Computer Science Department
School of Computer Science, Carnegie Mellon University


Image Editing and Creation with
Perception-Motivated Local Features

James Lewis McCann

July 2010


Keywords: Ambiguity, animation, artist tools, gradient domain, layering, locality, painting, perception, stacking, texturing

This document describes four projects that, taken together, serve as a proof by example of the efficacy of a perception-motivated strategy for making graphics tools. More specifically, this strategy involves first selecting local features motivated by human perception and domain understanding, and then building algorithms that allow users to interactively edit these features. While the tools presented herein range over the domains of painting, compositing, and animation, all share a common philosophy &ndash- they spring from the isolation of a basic task-relevant feature and the creation of support algorithms that allow local edits of this feature at interactive rates.

Gradient Paint is a paint program inspired by theories of color perception which allows artists to edit edges between colors rather than colors themselves. The system includes a new real-time integrator for image display and a set of brushes suited for working with edges.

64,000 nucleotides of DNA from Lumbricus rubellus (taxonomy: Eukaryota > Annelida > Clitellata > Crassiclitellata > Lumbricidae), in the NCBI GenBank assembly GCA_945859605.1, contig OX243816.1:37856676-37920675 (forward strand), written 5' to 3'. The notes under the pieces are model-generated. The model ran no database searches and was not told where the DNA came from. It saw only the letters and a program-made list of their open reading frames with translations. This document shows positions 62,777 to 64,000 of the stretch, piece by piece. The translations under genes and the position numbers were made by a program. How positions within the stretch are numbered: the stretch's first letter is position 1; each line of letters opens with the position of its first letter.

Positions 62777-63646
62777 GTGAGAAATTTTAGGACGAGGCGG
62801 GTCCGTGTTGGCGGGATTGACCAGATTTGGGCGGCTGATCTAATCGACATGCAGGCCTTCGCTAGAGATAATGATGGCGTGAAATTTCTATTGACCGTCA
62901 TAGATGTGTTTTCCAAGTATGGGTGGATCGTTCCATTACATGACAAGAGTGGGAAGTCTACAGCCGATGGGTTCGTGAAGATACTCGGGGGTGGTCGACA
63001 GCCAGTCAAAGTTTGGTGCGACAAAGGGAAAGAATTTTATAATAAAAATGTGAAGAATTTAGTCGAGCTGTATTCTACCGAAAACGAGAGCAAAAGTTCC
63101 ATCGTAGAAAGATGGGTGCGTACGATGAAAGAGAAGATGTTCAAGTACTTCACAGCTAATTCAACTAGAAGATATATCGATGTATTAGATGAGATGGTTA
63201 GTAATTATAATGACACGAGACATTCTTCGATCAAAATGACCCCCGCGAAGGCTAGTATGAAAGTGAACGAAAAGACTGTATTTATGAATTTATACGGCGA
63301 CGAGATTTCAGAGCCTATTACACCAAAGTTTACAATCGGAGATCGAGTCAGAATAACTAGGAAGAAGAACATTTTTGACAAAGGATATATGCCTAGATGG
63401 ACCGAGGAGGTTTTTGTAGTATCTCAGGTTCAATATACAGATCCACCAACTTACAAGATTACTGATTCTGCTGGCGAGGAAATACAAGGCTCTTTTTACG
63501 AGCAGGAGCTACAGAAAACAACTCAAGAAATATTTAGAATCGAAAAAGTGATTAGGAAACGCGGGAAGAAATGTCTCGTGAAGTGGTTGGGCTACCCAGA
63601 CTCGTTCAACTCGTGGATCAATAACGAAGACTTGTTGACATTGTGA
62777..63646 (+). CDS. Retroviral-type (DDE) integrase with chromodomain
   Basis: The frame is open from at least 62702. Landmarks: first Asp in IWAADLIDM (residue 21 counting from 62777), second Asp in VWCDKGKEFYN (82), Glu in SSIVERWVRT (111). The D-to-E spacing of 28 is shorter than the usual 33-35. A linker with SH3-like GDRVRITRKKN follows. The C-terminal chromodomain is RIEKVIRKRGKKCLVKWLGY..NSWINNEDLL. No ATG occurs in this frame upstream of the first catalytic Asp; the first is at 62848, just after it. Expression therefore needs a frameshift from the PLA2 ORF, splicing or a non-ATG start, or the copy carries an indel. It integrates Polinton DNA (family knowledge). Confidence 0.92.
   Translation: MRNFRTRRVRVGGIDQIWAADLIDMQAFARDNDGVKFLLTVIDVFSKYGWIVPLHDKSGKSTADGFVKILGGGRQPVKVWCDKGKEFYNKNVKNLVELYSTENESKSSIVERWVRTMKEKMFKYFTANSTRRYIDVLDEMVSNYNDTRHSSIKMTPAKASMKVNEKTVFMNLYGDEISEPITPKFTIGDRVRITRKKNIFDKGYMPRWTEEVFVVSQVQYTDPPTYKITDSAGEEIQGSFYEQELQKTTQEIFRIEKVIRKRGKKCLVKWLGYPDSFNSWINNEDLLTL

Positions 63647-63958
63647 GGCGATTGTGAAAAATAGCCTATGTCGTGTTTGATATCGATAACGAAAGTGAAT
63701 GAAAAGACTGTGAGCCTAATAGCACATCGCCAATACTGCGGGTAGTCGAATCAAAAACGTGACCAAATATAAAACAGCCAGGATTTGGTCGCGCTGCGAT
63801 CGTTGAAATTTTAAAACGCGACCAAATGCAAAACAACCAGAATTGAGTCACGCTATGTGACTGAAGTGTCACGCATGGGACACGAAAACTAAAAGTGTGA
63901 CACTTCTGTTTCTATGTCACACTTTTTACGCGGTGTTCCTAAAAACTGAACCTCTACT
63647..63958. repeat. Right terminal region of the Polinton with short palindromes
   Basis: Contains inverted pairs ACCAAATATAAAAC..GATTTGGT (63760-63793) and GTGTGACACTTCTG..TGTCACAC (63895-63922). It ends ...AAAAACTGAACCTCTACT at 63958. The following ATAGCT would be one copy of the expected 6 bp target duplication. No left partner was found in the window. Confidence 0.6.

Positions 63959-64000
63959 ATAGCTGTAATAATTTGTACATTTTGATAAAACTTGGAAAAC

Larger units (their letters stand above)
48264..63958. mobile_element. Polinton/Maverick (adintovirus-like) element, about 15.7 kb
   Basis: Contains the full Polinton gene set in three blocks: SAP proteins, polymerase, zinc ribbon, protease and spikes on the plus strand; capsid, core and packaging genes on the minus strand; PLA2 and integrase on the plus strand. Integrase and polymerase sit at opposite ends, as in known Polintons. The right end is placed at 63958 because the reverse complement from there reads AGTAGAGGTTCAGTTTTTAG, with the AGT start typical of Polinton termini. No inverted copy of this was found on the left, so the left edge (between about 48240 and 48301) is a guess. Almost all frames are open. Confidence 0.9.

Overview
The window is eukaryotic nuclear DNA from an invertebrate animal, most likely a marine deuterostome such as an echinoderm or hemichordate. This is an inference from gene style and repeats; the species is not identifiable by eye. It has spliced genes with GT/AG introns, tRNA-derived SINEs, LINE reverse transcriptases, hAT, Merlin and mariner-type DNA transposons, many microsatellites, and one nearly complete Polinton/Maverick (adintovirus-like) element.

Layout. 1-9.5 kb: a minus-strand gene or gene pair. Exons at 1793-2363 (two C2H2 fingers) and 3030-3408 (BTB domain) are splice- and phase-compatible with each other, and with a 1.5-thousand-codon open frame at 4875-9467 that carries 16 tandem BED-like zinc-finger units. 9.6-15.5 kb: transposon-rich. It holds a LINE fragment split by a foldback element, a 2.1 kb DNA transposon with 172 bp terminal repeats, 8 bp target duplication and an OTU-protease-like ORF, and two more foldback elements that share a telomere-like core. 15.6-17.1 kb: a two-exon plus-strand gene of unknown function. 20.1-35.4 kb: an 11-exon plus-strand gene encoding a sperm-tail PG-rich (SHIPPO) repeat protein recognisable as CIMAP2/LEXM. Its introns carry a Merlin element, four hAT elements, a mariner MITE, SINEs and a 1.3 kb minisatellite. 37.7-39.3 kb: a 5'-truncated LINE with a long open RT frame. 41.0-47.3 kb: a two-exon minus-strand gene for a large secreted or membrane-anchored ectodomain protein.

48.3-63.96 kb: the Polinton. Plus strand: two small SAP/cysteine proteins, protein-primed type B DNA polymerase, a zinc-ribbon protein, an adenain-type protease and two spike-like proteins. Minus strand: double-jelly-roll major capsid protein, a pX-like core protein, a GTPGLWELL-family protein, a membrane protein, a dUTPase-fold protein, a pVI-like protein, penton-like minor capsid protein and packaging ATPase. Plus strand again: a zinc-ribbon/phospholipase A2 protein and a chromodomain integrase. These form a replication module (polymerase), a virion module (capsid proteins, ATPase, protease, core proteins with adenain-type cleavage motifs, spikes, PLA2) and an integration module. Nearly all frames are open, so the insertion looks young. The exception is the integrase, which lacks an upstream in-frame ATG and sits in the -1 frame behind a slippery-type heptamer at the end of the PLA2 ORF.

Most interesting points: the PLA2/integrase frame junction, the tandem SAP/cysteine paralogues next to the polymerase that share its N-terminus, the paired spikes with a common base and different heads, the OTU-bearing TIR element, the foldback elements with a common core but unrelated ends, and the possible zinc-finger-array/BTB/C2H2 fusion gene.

Local Layering introduces a notion of local overlap which allows artists to stack images as if they were paper cut-outs. In this work, I present a new way of representing stacked images and provide a provably correct and sufficient set of operators for navigating this representation.

Soft Stacking is a continuous-domain extension of Local Layering which allows artists to stack images as if they were volumes of fog. I present both brush-based and optimization-based creation techniques for such continuous-domain stackings.

3D-like Texturing for 2D Animation is an attempt to provide 2D artists with a way to reap one of the primary benefits @ndash; coherent texturing – of creating 3D models. The system I describe, though imperfect, is able to construct a correspondence between various 2D drawings using only local shape information, and in such a way that the computer never creates a 3D model.

These four projects showcase a new, and somewhat effective, strategy for creating graphics tools that transcend traditional art materials and computer constructs.

102 pages

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